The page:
Linux Pipeline Symbols | , as well as && | | Wait, special symbol notes.

Source: Internet
Author: User

Piping and re-orientation: "|", ">", ">>", "<"

Re-orientation is to make the command change the standard output it determines. ">" can output the results to a file, the original content of the file will be deleted, ">>" will append the results to the file, the original file content will not be deleted. "<" can change the standard input. Such as:
Cat Data1.txt>>data2.txt (Add the contents of the Data1.txt file to the back of the Data2.txt file)
Pipeline "|" The result of the command can be output to another command as input:
Man Mtools|grep mbadblocks (search for sentences containing "mbadblocks" in Mtools's help)

Man mtools|less (the output pipe is imported into a tool called less.) Less is a paging tool that allows you to view information on a page-by-page. )

Connection symbol: ";"

When there are several commands to be executed in succession, we can put them in one line, in the middle with ";" Separate.
mkdir Myfile;cp/tmp/myfile.txt myfile (first create a directory myfile and then copy the MyFile.txt to the new directory)

Background execution: "&"

Users sometimes take a long time to execute commands, which can affect other things. The best way to do this is to put it in the background. Programs running in the background can continue to execute after the user logs off. When you want to place the command in the background, add "&" after the command.

Linux Shell && | |

When the shell executes a command, it returns a return value that is saved in the shell variable $? In When $? = = 0 o'clock, indicating successful execution; = = 1 o'clock, which indicates that the execution failed.
Sometimes the next command depends on whether the previous command succeeds. For example, execute another command after executing a command successfully, or execute another command after a single command fails. The shell provides && | | To implement command execution control, the shell will be based on && or | | The return value of the preceding command to control the execution of subsequent commands.

&& (Command execution control)

The syntax format is as follows:

Command1 && command2 [&& Command3 ...]

1 use && connection between commands to implement logic and functions.
2 only the command on the left of && returns True (command return value $?). = = 0) The command to the right of,&& will be executed.
3 As long as there is a command return False (command return value $?) = = 1), the subsequent command will not be executed.
Example 1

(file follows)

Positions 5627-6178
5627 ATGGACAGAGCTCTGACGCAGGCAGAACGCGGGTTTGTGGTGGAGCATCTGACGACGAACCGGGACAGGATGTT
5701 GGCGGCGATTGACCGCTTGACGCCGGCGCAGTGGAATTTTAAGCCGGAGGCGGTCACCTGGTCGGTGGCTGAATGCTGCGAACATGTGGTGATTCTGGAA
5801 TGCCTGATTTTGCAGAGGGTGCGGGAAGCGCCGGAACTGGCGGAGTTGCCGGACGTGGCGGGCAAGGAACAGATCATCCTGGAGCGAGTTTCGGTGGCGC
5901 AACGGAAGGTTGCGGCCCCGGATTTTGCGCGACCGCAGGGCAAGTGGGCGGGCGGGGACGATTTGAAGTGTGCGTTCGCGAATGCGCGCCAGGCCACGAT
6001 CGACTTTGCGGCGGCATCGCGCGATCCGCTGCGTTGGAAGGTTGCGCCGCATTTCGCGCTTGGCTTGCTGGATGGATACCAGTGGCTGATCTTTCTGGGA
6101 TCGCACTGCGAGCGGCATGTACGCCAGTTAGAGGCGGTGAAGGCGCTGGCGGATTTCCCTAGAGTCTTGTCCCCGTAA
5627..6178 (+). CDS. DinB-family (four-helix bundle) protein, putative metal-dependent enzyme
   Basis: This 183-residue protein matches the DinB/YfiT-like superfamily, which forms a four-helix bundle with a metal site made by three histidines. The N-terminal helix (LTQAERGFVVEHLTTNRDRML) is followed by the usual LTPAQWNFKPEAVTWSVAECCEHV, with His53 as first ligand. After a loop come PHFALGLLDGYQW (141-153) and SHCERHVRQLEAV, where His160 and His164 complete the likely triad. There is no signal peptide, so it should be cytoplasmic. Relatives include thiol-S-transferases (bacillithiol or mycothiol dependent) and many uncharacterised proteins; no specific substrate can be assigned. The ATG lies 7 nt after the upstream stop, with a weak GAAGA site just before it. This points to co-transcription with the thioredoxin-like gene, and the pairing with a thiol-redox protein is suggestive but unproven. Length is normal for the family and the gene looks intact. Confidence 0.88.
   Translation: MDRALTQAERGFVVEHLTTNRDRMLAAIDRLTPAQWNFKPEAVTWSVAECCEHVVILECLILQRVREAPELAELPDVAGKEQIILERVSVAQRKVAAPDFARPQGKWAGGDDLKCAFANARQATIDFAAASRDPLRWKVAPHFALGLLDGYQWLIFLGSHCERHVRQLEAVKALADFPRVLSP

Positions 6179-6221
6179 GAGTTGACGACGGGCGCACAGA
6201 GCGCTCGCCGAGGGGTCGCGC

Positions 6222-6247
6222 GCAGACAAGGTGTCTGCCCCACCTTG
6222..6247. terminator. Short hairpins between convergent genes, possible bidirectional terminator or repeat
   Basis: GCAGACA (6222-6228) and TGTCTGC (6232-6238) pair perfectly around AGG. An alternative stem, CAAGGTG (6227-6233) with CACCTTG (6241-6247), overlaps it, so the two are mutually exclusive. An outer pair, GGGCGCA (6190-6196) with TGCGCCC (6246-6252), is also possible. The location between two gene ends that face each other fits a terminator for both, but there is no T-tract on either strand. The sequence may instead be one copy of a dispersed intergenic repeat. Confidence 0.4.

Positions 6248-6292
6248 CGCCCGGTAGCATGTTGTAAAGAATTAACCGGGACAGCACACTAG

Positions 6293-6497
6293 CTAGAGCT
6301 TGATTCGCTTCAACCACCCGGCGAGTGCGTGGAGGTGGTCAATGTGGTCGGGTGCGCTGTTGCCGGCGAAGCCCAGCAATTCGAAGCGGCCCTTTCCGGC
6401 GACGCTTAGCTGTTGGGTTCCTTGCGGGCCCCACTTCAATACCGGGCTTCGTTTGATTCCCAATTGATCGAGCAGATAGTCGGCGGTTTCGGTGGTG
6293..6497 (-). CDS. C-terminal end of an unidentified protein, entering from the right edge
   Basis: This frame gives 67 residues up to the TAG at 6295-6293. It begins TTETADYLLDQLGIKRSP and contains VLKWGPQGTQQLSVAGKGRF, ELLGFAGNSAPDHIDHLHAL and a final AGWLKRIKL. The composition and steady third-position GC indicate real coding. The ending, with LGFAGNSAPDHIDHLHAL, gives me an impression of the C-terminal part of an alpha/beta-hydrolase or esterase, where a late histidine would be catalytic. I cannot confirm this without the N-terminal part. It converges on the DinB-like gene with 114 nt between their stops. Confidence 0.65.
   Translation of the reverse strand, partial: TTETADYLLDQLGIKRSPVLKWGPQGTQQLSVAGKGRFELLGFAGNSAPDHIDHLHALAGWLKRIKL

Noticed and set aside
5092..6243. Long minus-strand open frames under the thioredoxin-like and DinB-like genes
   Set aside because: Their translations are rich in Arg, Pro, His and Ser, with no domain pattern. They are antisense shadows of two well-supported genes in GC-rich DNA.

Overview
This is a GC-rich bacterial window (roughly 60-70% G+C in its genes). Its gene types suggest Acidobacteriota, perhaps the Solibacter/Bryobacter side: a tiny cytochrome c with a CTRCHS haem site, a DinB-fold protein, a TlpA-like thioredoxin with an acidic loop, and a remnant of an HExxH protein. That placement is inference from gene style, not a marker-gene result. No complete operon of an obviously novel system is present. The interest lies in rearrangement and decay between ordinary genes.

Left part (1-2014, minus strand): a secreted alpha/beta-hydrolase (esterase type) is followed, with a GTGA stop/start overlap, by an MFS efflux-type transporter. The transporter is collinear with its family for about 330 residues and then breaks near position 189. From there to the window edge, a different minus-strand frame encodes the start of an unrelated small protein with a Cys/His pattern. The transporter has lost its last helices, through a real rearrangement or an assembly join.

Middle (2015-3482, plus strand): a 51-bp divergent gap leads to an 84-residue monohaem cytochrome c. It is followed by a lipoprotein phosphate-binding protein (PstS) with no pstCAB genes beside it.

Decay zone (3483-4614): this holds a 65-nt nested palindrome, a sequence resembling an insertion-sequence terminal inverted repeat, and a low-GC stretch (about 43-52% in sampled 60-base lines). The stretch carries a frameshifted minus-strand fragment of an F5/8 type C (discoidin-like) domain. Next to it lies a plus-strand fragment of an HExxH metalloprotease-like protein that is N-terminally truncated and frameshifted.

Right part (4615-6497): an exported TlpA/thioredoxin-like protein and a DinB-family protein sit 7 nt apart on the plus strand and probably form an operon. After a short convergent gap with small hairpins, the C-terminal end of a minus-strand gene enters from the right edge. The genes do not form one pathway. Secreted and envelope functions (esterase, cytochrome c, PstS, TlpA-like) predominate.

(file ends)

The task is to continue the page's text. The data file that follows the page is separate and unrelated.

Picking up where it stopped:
[Email protected]:~$ cp ~/desktop/1.txt ~/1.txt && RM ~/desktop/1.txt && echo "Success"

The command in Example 1 first copies the 1.txt file from the ~/desktop directory to the ~ directory; After successful execution, the source file is deleted by using RM, and if the deletion succeeds, the message is output.

|| (Command execution Control)

The syntax format is as follows:

Command1 | | Command2 [| | Command3 ...]

1 Use between commands | | A connection that implements logic or functionality.
2 Only in | | The left command returns False (the command returns a value of $?). = = 1), | | The command on the right will not be executed. This is the same as the logical or syntactic function in C, which is to implement short-circuit logic or operations.
3 As long as there is a command return True (command return value $?) = = 0), the subsequent command will not be executed.

Example 2
[Email protected]:~$ rm ~/desktop/1.txt | | echo "Fail"

In Example 2, if file 1.txt does not exist under the ~/desktop directory, the prompt message is output.

Example 3
[Email protected]:~$ rm ~/desktop/1.txt && echo "Success" | | echo "Fail"

In Example 3, if the file 1.txt exists in the ~/desktop directory, the success prompt is output, otherwise the fail prompt message is output.

The shell provides two methods (() and {}) implementations to execute together in conjunction with several commands, instead of being executed independently. This method does not control whether the command needs to be executed, only the combination of multiple individual commands, and the return value of the final command is determined by the return value of the last command.

() (command combination)

The syntax format is as follows:

(Command1;command2[;command3 ...])

11 commands require exclusive one physical line, and if multiple commands need to be placed on the same line, the command delimiter (;) is used to separate the commands. The effect is equal to the effect that multiple independent commands perform separately.
2 () indicates that multiple commands are executed as a whole in the current shell. It is important to note that commands that are enclosed in () do not switch the current working directory before execution, which means that the command combination is executed in the current working directory, although there are commands to switch directories in the command.
The 3 command combination is often used in conjunction with command execution control.

Example 4
[Email protected]:~$ rm ~/desktop/1.txt | | (CD ~/desktop/;ls-a;echo "fail")

In Example 4, if file 1.txt does not exist under directory ~/desktop, a combination of commands is executed.

Linux Pipeline Symbols | , as well as && | | Wait, special symbol notes.

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